Saturday, December 05, 2009

About Those Google Ads

Readers of Better Living will notice that Google ads appear both near the top and at the bottom of each page to which you go here.

Some of the ads promote what I consider fairly "fringie" expressions of Christianity--speculators about the times and particulars of the apocalypse (something Jesus says we have no business doing), pseudo-theologians offering their own unbiblical theories on how Jesus saves us from sin and death, and so on.

I just wanted you to know that I have nothing to do with the advertisers that appear here and their appearance on this blog doesn't denote endorsement.

The ads appear as a result of my participation in the Google AdSense program. Through it, bloggers "earn" a few cents every time readers click on an advertiser's link appearing on their page. So far, as of November last year, after six years of blogging, I'd received $105.78 for the ad traffic generated from this blog. And I don't expect any more income to be generated here until about 2033. (Google only cuts checks once the clicking adds up to $100.)

Admittedly, this is the poor side of the Internet. That's OK.

But remember that just because someone's ad appears here doesn't mean I endorse what they're promoting.

Get Well, Evan Turner!


Buckeyes, without Turner, face Butler next Saturday. They barely lost to Clemson today.

Help Tim Vogel Climb Carew Tower

My friend and former parishioner, Tim Vogel, is climbing Carew Tower in Cincinnati once more this year to raise money for the Lung Association. Please pledge for Tim's climb for this important cause. Thanks!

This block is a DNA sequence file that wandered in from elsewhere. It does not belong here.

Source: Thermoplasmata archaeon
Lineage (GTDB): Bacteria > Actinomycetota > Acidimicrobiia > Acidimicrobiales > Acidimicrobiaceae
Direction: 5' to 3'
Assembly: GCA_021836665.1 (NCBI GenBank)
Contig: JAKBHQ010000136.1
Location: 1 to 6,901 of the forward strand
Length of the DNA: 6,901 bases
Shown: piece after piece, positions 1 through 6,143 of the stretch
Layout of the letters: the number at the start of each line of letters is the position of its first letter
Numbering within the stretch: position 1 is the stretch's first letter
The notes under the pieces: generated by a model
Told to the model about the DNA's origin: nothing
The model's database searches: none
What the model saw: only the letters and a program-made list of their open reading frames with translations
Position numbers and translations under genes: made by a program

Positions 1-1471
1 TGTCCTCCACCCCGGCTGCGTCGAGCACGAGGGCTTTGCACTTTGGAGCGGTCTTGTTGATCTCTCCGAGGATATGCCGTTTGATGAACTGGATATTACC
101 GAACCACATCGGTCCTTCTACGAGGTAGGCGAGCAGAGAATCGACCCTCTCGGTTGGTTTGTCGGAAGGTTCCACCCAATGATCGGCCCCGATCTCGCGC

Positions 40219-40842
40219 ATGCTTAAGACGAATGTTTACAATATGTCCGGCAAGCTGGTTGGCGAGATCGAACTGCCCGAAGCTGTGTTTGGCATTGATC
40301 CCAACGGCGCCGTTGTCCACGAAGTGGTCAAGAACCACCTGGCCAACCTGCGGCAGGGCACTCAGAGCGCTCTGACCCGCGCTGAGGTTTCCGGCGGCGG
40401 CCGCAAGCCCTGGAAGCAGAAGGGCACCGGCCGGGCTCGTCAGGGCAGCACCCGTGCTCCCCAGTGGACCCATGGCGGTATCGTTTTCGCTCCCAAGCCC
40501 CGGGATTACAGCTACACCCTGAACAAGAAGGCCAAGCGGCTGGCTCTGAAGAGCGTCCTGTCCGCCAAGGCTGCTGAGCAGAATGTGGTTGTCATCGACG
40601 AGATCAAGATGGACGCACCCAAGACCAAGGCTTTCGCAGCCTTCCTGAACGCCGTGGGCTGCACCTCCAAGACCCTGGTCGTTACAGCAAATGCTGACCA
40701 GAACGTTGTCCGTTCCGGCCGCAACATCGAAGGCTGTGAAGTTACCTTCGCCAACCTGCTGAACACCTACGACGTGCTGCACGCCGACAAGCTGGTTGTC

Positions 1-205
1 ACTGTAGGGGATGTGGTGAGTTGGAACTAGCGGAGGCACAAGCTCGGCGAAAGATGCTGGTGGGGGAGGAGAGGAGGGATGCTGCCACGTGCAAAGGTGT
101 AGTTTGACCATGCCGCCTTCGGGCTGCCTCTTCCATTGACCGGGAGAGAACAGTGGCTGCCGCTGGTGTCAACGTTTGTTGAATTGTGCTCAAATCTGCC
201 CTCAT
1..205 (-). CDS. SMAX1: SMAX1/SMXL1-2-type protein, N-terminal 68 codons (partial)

God, Help Me to Desire YOU More Than Anything This Christmas

Good words from Julie Ackerman Link.

In reading Link's devotional piece, some will undoubtedly say--as I was inclined to say as I read it, "Hey, I'm not a kid. I don't want presents and candy for Christmas."

We might say, "I just want a safe gathering with my family." Or, "I want everybody to get along." Or, "I want the kids to have nice Christmases." (The latter sentiment often accompanied by the old saw, "After all, Christmas is for kids.")

But if our goals for this Christmas are safe, happy gatherings of family, conviviality, or happy children, we're aiming way too low!

(And if we think that "Christmas is for kids," we really don't get it at all.)

Christmas, that humanly created blip on the calendar, is meant to be a reminder of the thing we should most desire, not just at Christmas, but always. That's God.

On the first Christmas, whatever time of the year it actually happened, God entered into our world to give Himself to us. Jesus is not just truly human, but truly God. We Christians are remembered to how He gave Himself to us and for us every time we receive His body and blood in Holy Communion. ("This is My body, given for you...This is My blood, shed for you.")

We're called to desire the presence of God in our lives--in every part of our lives--not because God is some egomaniac. It's because without God, we are incomplete. It's because without God, we don't have God's life in us. It's because without God, we don't have the capacity to become the people God designed us to be and our relationships can't be powered by His self-giving love.